1 Peter 1:13-16
In today’s passage two words, therefore (v. 13) and instead (v. 15), function like flashing lights on a roadway sign. They signal that something important lies ahead.
The opening “therefore” connects the preceding paragraph to what follows. It also builds on the previous thought, as if to say, “what comes next is a consequence of what came before.” The writer says in effect: Since, as followers in the way of Jesus, we “are receiving the outcome of [our] faith, the salvation of [our] souls” (v. 9), then we must act accordingly. We are called to preparation and discipline while anchoring our hope in the grace of Jesus Christ.
The reference to obedient children (v. 14) prompts memories from my childhood. Often, when faced with the pressure to be like someone else or to fit in or follow along, my parents would remind me of the importance of being true to myself and my convictions.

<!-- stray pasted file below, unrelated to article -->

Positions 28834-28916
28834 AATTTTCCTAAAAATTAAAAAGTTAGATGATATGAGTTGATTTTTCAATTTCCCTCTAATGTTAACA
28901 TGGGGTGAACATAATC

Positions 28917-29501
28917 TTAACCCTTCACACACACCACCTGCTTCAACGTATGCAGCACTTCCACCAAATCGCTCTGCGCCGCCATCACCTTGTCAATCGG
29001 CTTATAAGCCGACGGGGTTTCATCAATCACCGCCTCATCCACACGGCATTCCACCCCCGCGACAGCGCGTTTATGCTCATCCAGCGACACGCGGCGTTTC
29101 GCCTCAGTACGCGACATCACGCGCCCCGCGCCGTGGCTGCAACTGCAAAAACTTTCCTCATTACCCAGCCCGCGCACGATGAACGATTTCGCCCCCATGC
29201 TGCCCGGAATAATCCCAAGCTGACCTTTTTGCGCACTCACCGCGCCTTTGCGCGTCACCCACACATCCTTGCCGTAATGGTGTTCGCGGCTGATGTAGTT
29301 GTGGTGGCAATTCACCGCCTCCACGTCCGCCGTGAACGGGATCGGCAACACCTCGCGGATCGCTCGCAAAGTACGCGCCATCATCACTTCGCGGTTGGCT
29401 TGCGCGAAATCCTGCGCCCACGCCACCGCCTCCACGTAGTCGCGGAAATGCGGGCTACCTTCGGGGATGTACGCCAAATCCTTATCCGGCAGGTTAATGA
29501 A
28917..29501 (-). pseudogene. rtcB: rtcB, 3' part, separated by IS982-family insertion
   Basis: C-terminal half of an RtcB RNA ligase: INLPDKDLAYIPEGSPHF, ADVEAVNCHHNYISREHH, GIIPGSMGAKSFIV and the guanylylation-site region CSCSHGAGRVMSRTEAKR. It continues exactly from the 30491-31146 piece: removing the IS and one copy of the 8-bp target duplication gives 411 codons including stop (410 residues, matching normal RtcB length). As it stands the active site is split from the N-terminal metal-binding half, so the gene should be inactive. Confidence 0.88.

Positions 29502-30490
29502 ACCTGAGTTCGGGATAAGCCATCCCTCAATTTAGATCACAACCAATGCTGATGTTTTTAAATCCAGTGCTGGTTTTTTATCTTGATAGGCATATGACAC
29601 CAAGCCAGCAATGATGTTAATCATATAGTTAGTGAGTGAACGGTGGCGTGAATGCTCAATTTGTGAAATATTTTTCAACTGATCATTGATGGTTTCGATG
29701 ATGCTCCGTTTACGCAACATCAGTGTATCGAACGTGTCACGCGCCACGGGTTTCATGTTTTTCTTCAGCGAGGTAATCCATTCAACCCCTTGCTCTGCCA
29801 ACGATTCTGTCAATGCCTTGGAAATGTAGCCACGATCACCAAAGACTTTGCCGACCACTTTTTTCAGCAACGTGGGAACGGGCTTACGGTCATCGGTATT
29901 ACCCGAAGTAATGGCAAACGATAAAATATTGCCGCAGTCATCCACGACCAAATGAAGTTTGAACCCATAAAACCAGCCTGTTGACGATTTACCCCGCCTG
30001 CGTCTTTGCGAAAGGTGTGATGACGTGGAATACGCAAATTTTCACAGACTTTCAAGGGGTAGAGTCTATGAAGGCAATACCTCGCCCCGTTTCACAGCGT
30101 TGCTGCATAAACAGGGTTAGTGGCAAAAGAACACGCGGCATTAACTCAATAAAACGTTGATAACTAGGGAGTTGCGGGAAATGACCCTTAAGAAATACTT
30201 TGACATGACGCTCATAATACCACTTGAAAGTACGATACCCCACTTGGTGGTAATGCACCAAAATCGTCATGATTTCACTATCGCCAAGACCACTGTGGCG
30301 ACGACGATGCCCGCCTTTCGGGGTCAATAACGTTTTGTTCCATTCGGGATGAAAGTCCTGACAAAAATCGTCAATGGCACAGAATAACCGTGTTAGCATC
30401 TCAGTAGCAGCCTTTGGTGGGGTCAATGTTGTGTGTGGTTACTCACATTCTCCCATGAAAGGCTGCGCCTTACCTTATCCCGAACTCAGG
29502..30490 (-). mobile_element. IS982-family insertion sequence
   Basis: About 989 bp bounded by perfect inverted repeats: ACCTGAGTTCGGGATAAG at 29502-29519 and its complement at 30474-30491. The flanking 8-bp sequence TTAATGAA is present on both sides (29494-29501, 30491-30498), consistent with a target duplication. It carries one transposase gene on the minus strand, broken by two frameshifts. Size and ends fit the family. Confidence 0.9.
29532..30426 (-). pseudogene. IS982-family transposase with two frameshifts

The instead of verse 15 contrasts our former behavior and motivations with our calling to be and behave like children of God. Our actions, our conduct, our very lives are to reflect God’s character. We are to be holy, as God is holy.
Eugene Peterson reminds us that “Holiness is not fussy moralism; it is not pious churchliness. It is wholeness—robust, virile, immense health of body and spirit. The call to holiness is the call to live deeply in the splendor and brilliance of God’s design.” Holiness is a journey, not a destination. It requires preparation, discipline, and utter dependence on God’s grace. It is, as Peterson says (borrowing Nietzsche’s phrase), a “long obedience in the same direction.”
What might preparation, discipline, and dependence on grace look like in your life with God?
Holy God, in your infinite grace, empower me through your Holy Spirit to take a step today toward holiness. Amen.